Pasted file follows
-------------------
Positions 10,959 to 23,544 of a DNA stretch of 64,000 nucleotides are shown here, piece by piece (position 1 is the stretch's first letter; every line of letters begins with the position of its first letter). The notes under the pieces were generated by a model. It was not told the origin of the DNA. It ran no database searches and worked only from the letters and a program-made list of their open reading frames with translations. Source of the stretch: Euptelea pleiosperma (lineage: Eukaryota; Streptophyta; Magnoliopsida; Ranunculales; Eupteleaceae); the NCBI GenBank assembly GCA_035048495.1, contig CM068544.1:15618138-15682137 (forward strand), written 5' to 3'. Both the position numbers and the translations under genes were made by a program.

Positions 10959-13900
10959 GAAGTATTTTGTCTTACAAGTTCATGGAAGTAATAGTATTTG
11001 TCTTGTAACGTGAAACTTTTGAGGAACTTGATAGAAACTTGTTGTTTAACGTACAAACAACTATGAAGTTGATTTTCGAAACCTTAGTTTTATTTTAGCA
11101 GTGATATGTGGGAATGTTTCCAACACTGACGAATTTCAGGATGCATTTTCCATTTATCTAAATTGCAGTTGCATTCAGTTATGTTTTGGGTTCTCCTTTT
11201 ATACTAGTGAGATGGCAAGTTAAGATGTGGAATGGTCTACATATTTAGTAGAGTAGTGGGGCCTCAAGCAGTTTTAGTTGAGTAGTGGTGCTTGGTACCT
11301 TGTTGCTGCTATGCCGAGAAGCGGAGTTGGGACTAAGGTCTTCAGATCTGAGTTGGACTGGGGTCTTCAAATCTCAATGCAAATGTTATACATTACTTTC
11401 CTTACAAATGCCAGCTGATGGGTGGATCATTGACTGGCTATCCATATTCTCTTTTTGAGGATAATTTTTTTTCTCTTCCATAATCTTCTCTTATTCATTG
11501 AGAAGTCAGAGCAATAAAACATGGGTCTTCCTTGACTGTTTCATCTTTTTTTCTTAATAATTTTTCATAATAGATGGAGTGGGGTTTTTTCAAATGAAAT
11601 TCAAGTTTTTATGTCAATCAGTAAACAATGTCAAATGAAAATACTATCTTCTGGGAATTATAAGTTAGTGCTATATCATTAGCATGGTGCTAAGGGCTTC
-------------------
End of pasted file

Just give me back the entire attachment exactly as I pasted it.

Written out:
Positions 10,959 to 23,544 of a DNA stretch of 64,000 nucleotides are shown here, piece by piece (position 1 is the stretch's first letter; every line of letters begins with the position of its first letter). The notes under the pieces were generated by a model. It was not told the origin of the DNA. It ran no database searches and worked only from the letters and a program-made list of their open reading frames with translations. Source of the stretch: Euptelea pleiosperma (lineage: Eukaryota; Streptophyta; Magnoliopsida; Ranunculales; Eupteleaceae); the NCBI GenBank assembly GCA_035048495.1, contig CM068544.1:15618138-15682137 (forward strand), written 5' to 3'. Both the position numbers and the translations under genes were made by a program.

Positions 10959-13900
10959 GAAGTATTTTGTCTTACAAGTTCATGGAAGTAATAGTATTTG
11001 TCTTGTAACGTGAAACTTTTGAGGAACTTGATAGAAACTTGTTGTTTAACGTACAAACAACTATGAAGTTGATTTTCGAAACCTTAGTTTTATTTTAGCA
11101 GTGATATGTGGGAATGTTTCCAACACTGACGAATTTCAGGATGCATTTTCCATTTATCTAAATTGCAGTTGCATTCAGTTATGTTTTGGGTTCTCCTTTT
11201 ATACTAGTGAGATGGCAAGTTAAGATGTGGAATGGTCTACATATTTAGTAGAGTAGTGGGGCCTCAAGCAGTTTTAGTTGAGTAGTGGTGCTTGGTACCT
11301 TGTTGCTGCTATGCCGAGAAGCGGAGTTGGGACTAAGGTCTTCAGATCTGAGTTGGACTGGGGTCTTCAAATCTCAATGCAAATGTTATACATTACTTTC
11401 CTTACAAATGCCAGCTGATGGGTGGATCATTGACTGGCTATCCATATTCTCTTTTTGAGGATAATTTTTTTTCTCTTCCATAATCTTCTCTTATTCATTG
11501 AGAAGTCAGAGCAATAAAACATGGGTCTTCCTTGACTGTTTCATCTTTTTTTCTTAATAATTTTTCATAATAGATGGAGTGGGGTTTTTTCAAATGAAAT
11601 TCAAGTTTTTATGTCAATCAGTAAACAATGTCAAATGAAAATACTATCTTCTGGGAATTATAAGTTAGTGCTATATCATTAGCATGGTGCTAAGGGCTTC